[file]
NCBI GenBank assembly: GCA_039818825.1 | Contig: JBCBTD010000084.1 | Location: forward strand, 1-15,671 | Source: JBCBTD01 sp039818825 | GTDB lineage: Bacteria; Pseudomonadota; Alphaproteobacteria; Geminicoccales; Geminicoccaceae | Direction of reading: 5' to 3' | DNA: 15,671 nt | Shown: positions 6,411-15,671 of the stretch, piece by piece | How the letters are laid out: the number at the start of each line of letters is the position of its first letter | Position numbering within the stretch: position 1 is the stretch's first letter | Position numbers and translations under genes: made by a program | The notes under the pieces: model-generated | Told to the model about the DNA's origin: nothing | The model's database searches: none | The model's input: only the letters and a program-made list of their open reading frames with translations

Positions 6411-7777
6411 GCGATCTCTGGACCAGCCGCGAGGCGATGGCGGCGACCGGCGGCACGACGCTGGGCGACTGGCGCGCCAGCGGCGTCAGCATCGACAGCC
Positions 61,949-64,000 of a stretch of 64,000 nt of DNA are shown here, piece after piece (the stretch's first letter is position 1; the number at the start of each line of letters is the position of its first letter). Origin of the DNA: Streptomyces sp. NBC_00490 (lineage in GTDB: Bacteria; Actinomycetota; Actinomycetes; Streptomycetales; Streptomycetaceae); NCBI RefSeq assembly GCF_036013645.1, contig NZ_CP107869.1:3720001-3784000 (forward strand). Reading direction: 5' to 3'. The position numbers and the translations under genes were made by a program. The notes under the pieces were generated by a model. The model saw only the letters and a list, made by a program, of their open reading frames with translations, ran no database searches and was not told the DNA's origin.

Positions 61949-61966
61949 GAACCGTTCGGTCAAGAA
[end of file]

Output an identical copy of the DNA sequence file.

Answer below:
NCBI GenBank assembly: GCA_039818825.1 | Contig: JBCBTD010000084.1 | Location: forward strand, 1-15,671 | Source: JBCBTD01 sp039818825 | GTDB lineage: Bacteria; Pseudomonadota; Alphaproteobacteria; Geminicoccales; Geminicoccaceae | Direction of reading: 5' to 3' | DNA: 15,671 nt | Shown: positions 6,411-15,671 of the stretch, piece by piece | How the letters are laid out: the number at the start of each line of letters is the position of its first letter | Position numbering within the stretch: position 1 is the stretch's first letter | Position numbers and translations under genes: made by a program | The notes under the pieces: model-generated | Told to the model about the DNA's origin: nothing | The model's database searches: none | The model's input: only the letters and a program-made list of their open reading frames with translations

Positions 6411-7777
6411 GCGATCTCTGGACCAGCCGCGAGGCGATGGCGGCGACCGGCGGCACGACGCTGGGCGACTGGCGCGCCAGCGGCGTCAGCATCGACAGCC
Positions 61,949-64,000 of a stretch of 64,000 nt of DNA are shown here, piece after piece (the stretch's first letter is position 1; the number at the start of each line of letters is the position of its first letter). Origin of the DNA: Streptomyces sp. NBC_00490 (lineage in GTDB: Bacteria; Actinomycetota; Actinomycetes; Streptomycetales; Streptomycetaceae); NCBI RefSeq assembly GCF_036013645.1, contig NZ_CP107869.1:3720001-3784000 (forward strand). Reading direction: 5' to 3'. The position numbers and the translations under genes were made by a program. The notes under the pieces were generated by a model. The model saw only the letters and a list, made by a program, of their open reading frames with translations, ran no database searches and was not told the DNA's origin.

Positions 61949-61966
61949 GAACCGTTCGGTCAAGAA